Terra Nova's owners have reached an agreement to continue the project. Now what?
'It's a win for everybody,' says union president
Entire Newfoundland and Labrador towns hoping for a deal to be struck for the Terra Nova oilfield are breathing easier Thursday after an agreement in principle was announced Wednesday.
Torbay Mayor Craig Scott told CBC Radio's St. John's Morning Show he has spoken with oil industry workers in the town who are struggling to make ends meet during the industry's downturn.
"They're holding out hope, and they see that there is a future here in oil and gas," Scott said. "In the short term, and the medium term even, there's nothing that can replace these very high-paying, skilful jobs in the offshore."
Bay Bulls is home to a marine terminal base that services offshore vessels, and provides storage and transfer facilities along with office and warehouse space.
Mayor Harold Mullowney said he hopes the Terra Nova deal is a sign that the terminal will do business like it used to in 2017, when it was normal to see as many as 50 people on site and a harbour full of ships.
"Bay Bulls also has a tremendous amount of spinoffs related to the oil and gas, and we have a number of people here who work directly in the oil and gas. Some of them have had to leave and gone elsewhere looking for employment since the downturn," he said.
Dave Mercer, president of Unifor Local 2121, which represents hundreds of workers with the Terra Nova project, called Wednesday's announcement a "victory for a lot of people" and credited supporters of the project, as well as the governing Liberals and opposition parties, for making their voices heard.
"You never know where a negotiation is going to go. You keep bargaining and see what happens. It's a win for everybody," Mercer said.
Mercer said workers have been calling the union with messages of gratitude.
"The whole offshore industry was at stake, and I think we're sitting pretty good now," he said.
The Terra Nova extension deal restructures the ownership of the oilfield, continues planning for a refit of the assets and could sanction a plan to return to oil production this fall.
But it hinges on partnership agreements and promises made by the government of Newfoundland and Labrador in the form of $205 million from the federal oil industry recovery fund and $300 million in royalty relief.
The province is still expected to receive approximately $35 million in royalties over the life of the project and won't incur any abandonment costs should the project not go ahead, as it doesn't own an equity share.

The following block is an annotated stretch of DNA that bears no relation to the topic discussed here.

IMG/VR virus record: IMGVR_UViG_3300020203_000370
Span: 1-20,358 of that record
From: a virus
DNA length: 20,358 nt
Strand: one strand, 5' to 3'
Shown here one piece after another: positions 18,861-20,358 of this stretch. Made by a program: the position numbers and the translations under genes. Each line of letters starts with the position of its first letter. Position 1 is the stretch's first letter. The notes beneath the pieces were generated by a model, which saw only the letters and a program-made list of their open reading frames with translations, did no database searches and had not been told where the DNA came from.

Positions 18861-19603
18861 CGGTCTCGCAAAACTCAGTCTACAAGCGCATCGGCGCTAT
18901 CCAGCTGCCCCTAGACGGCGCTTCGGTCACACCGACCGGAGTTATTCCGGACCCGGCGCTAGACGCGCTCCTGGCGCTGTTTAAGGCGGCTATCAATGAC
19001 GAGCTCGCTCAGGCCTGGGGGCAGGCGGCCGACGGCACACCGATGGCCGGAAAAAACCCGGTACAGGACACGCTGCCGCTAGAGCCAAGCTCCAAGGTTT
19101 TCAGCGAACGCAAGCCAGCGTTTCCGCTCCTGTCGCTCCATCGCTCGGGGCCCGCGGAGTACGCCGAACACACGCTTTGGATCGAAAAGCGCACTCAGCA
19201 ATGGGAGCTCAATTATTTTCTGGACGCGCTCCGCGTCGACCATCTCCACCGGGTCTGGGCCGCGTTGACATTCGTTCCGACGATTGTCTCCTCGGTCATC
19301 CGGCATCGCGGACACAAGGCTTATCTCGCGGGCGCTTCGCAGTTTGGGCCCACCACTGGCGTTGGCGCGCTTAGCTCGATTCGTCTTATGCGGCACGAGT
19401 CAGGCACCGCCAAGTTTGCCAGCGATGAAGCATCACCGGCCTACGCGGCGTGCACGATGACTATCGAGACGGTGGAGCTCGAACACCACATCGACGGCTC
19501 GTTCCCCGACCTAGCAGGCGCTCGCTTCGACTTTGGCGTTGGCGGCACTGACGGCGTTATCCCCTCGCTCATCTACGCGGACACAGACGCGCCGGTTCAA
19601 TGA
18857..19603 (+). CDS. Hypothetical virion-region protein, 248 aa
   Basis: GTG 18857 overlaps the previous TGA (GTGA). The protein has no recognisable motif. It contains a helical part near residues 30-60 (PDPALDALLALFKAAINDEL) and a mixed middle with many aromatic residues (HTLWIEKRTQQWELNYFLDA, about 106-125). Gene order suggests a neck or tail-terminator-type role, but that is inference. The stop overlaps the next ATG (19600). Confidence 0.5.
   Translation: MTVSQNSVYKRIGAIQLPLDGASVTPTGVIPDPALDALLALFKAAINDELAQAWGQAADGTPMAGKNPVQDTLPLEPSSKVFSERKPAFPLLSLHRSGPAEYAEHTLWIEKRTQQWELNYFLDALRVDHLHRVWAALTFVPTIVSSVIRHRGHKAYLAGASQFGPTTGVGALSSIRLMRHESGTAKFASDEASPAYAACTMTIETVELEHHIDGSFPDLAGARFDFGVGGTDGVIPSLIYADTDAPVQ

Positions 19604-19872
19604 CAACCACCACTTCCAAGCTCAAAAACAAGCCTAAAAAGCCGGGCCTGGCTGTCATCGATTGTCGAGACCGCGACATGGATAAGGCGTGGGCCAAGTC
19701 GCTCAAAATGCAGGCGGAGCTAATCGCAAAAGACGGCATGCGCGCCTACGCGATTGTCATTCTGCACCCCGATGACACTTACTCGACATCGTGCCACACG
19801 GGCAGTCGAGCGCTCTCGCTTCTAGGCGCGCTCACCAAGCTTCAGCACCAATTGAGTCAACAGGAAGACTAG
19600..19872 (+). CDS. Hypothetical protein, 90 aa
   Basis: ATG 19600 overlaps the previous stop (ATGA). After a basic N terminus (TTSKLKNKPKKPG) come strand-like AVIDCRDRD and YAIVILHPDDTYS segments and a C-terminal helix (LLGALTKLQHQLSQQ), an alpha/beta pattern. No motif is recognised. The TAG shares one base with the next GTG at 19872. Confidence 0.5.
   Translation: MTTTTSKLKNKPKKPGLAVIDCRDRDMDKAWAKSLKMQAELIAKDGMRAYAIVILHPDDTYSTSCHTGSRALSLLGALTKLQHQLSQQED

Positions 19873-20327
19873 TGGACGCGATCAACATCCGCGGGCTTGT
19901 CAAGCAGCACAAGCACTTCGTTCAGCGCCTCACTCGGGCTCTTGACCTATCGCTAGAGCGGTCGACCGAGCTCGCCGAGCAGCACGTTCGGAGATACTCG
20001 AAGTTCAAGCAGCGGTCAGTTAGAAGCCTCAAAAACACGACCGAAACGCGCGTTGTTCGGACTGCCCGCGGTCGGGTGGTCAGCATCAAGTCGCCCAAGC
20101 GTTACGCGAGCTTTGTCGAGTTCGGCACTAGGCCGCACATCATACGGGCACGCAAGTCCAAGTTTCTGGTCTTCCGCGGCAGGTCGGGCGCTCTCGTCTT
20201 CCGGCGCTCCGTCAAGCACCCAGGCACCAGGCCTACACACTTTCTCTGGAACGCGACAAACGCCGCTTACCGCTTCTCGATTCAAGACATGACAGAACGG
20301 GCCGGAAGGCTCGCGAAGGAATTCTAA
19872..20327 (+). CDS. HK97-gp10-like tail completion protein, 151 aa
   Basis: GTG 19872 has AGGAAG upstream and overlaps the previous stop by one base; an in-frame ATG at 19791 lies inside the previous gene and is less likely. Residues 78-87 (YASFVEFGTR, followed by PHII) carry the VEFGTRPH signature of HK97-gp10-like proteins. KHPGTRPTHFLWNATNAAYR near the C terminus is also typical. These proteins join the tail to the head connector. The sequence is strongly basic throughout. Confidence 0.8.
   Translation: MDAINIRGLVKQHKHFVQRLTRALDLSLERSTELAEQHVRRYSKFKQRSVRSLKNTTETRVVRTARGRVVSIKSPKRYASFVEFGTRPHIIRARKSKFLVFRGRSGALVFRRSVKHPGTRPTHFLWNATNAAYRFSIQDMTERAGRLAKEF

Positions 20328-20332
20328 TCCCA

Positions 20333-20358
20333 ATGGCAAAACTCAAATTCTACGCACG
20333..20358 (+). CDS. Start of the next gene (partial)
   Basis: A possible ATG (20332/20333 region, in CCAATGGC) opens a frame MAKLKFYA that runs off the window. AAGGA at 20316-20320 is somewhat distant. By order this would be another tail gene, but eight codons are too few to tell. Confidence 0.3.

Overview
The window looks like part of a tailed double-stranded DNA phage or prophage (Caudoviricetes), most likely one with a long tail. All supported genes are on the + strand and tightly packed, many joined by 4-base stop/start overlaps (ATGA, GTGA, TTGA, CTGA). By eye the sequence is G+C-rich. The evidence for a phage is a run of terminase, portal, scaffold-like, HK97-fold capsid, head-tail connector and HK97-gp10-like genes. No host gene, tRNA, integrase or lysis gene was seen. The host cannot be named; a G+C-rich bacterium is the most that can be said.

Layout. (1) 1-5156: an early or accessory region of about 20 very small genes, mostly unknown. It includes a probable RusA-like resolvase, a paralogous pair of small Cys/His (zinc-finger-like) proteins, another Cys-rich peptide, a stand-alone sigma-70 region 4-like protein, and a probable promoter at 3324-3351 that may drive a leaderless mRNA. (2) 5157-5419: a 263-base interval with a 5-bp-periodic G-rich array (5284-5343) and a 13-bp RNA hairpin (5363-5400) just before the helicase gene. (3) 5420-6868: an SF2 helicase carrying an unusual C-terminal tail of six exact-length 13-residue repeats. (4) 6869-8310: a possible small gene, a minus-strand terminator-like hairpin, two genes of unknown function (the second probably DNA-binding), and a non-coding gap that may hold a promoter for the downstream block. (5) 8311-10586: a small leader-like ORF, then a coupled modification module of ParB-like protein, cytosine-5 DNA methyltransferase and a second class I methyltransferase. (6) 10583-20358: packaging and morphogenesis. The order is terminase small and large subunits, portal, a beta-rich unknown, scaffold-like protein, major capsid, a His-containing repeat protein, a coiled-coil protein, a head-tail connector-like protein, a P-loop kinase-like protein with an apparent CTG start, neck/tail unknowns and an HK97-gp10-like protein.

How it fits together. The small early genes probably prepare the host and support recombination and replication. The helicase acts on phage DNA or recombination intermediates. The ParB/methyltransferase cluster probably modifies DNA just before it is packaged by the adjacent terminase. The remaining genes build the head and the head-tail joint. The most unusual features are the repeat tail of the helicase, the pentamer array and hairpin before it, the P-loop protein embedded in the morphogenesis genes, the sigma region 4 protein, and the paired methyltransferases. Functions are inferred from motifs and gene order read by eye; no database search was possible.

Federal Natural Resources Minister Seamus O'Regan told reporters he spoke to Mercer on Wednesday night.
"Just the sound of relief in his voice, and I'm sure the people he's hearing from, it's huge," O'Regan said. "I'm very proud of the province. I think there's a clear understanding now in this province of what we have and how we value it, and it allows them to sit at the table with a great deal of confidence."
Premier Andrew Furey noted the agreement is not a done deal until it's signed by all the partners, but he hopes to see a formal sanction of the Terra Nova FPSO refit by late August. Furey said the details of who will do the work have not been worked out.
"There's some work that has to happen here in Newfoundland and Labrador as a part of the [memorandum of understanding], but there is going to have to be some work that happens elsewhere in order to get this back in the field as fast as possible," Furey said. "We knew that, the unions knew that, everybody knew that going into this."
Opposition leader David Brazil said his party is happy with the announcement, and is "giving credit where credit is due" for those in on the negotiations.
"Municipalities were engaged in this, other unions were engaged in this. So it's a collaborative approach to do the right thing for Newfoundlanders and Labradorians," he said.
Brazil said his party will push for as much of the refit work to be done in Newfoundland and Labrador as possible.
But there's still no timeline on when workers will begin to return to work, something NDP Leader Alison Coffin said needs to be a top priority for government.
"If we want to put workers first, workers must know that there is a plan for them to either go back to work or find work elsewhere," she said.
With files from The St. John's Morning Show, Here & Now and Mark Quinn